hard bargaining for the prime slot was in the exclusive Annenberg Retreat at Sunnylands in California where President Barack Obama hosted President Xi Jinping for a two-day summit on June 7-8.
The Annenberg summit was a discreet three days after the 24th anniversary of the Tiananmen massacre of June 1989. Clearly the passage of time and the realities of economic growth and mutual dependency, limitations of military power, limitless technological advances and desire for global control have their own logic. The fact that President Xi had agreed to slacks and shirtsleeves meetings minus the usual pomp and circumstance signifies a new confidence and a willingness in the new Chinese leadership to take on the US on its own turf.
There were the usual positive anticipatory signals from both capitals. Former national security advisor Brent Scowcroft spoke of the primary role a US-China relationship could play in US foreign policy while building mutual trust and understanding. The outgoing NSA Tom Donilon wanted deeper military ties. Xi Jinping hoped for a new type of relationship.
This was a dialogue between the two strongest powers at a time when the world appears to be churning rather fiercely, in many different ways. Beneath the bonhomie there must have been serious business in the Big Boys’ Club about dividing the world into spheres of influence and power. The two would have to work hard to move away from the geopolitically adversarial to a competitive relationship at best, and maybe able to lay down some ground rules. Only time will tell what actually transpired after one has sifted through the spin that invariably follows such meetings.
Steady Chinese assertiveness in the Western Pacific and on its periphery was perhaps a signal to the US that a deal on spheres of influence was needed. China watchers like Gordon Chang have described China’s claims in the South China Sea as the biggest attempt to grab territory since World War II. And acceptance of this as China’s ‘core interest’ would mean effectively converting these international waters into territorial waters. The stakes are obviously very high for all those involved.
China has been active in Central Asia for a decade building networks of roads and pipelines to the energy rich powers. It is the biggest buyer of oil from Iraq while retaining a presence and influence in Iran. The Chinese recently hosted the Prime Minister of Israel, Benjamin Netanyahu and offered to mediate between Israel and the Palestinians. China has supported the Syrian government and is quite apparently getting ready to step into Afghanistan after 2014 along with Pakistan.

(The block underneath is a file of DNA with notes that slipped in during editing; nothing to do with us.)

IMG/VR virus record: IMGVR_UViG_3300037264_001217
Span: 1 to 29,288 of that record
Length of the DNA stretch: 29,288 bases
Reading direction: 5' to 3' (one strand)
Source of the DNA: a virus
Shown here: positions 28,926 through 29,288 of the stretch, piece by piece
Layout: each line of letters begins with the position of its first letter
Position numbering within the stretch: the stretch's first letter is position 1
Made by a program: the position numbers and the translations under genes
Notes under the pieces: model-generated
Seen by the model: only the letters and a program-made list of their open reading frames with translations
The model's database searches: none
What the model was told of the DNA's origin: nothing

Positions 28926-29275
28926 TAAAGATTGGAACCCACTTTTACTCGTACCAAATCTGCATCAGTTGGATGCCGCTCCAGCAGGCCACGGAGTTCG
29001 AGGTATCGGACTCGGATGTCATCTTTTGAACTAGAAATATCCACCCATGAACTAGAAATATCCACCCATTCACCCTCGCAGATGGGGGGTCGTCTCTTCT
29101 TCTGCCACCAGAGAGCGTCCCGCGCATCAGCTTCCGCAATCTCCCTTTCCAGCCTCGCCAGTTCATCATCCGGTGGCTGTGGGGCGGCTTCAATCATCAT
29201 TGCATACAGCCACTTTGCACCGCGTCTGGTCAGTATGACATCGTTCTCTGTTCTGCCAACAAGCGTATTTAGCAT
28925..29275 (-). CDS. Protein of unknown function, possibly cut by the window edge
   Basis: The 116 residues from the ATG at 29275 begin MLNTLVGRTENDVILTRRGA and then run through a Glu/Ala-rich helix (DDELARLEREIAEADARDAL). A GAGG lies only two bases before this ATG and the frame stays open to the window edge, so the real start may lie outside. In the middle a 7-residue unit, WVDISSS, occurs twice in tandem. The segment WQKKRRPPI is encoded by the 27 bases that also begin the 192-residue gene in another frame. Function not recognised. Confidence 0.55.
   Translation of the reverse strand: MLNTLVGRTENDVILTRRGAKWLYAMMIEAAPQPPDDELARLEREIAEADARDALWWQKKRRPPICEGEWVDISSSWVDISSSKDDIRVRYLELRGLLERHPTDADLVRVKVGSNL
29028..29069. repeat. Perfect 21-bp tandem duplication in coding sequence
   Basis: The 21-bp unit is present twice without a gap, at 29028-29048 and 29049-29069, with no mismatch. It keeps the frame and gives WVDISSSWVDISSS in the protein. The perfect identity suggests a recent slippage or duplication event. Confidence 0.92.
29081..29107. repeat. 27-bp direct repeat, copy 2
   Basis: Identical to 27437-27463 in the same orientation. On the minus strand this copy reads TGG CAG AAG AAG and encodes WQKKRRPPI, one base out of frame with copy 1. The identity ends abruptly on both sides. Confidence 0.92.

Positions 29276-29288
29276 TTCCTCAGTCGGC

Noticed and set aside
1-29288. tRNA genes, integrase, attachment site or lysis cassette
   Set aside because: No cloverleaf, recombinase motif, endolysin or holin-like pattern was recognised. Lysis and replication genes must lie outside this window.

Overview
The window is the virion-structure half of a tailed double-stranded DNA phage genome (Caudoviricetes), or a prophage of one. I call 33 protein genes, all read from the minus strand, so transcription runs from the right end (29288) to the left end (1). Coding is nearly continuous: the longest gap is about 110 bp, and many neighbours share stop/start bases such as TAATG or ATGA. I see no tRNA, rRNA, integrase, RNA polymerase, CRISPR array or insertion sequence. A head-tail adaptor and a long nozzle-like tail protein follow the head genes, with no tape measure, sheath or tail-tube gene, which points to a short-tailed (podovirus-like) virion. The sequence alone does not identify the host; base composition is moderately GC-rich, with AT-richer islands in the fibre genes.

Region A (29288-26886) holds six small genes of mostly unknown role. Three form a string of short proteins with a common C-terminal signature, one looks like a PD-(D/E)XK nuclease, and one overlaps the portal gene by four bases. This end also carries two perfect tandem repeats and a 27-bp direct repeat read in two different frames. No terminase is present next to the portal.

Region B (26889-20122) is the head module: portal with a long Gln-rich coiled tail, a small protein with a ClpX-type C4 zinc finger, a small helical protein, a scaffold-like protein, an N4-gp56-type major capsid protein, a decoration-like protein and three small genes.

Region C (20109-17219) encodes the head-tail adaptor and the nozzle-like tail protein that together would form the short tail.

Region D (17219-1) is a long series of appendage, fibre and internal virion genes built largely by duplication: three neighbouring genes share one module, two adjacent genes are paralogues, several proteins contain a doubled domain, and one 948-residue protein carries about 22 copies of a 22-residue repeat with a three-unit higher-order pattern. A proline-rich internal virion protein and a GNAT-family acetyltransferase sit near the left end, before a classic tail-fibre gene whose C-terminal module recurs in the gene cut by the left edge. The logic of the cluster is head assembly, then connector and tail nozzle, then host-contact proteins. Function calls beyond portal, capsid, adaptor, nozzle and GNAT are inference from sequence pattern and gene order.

The Chinese are building a rail road link from Gwadar via Khunjerab to Kashgar in Xinjiang. Their footprint now extends from Latin America to the Arctic, swings across the Pacific to Australia and into Africa with everything else thrown in. It is becoming global. The US may talk of its pivot to Asia to reassure its allies in the Western Pacific but this has much less substance when the US is unable to be present in Syria and plans its withdrawal from Afghanistan, whereas the China’s shadow becomes larger as it is seen pivoting even towards North Atlantic. Asia one might rightly argue, is not just the Western Pacific but also and includes West Asia.
Americans appear surprised and, at times, accusatory that the Chinese are paranoid about US-led alliances or arrangements developing on their periphery. With a huge Honolulu-based Pacific Command facing them backed by air and naval bases, linked by mutual defence treaties with other nations, the Chinese reaction is not surprising. The avowed aim of PACOM of maintaining peace and security in the Asia Pacific region by fighting to win, is not lost on others.
The Chinese are also not impressed by the US change of terminology from ‘pivot’ to Asia in 2009 to ‘rebalance’ in 2012 to minimise the military connotations of the former. There are other Chinese interests, apart from Taiwan and the US military presence in China’s neighbourhood, that transcend territorial and geopolitical issues. Given the intricate trade, financial and economic bilateral relations, the Chinese wish to ensure their financial future. They view with apprehension, the existing financial and trade arrangements through the World Bank and the WTO, which are seen as biased in favour of the West.
The US now sees other threats to itself that emanate from China, apart from the Chinese military and territorial threat to America’s allies. These include cyber attacks and Chinese efforts at developing an anti-satellite programme even as it develops its own mysterious X-37b space plane. However, the latest disclosures about global all-source electronic surveillance by the US under project PRISM could be embarrassing for Obama.
The Xi visit was in the backdrop of continuing tensions with Japan and in the South China Sea. China’s larger message was that it was comfortable about its new position and conveying that it had the will and ability to play aggressively on multiple fronts from across the Himalayas to the Sea of Japan while handling other problems elsewhere. Xi spoke rather enigmatically of a new type of relationship between the two. He was probably alluding to the fact that the US and China have the most important economic relationship but that China was now getting ready for playing a pivotal role in global, political and security matters. Quite apparently China is signalling its rise and preparing for a bigger role but are the US and the world ready for a lesser US role?
Surely Annenberg was not just a stopover after Xi toured what has been America’s backyard in Latin America. Or is there a meaningful Annenberg Declaration that might be Asia’s Yalta? Can Russia be ignored in this calculus?
Vikram Sood is former Secretary, Research & Analysis Wing.
The views expressed by the author are personal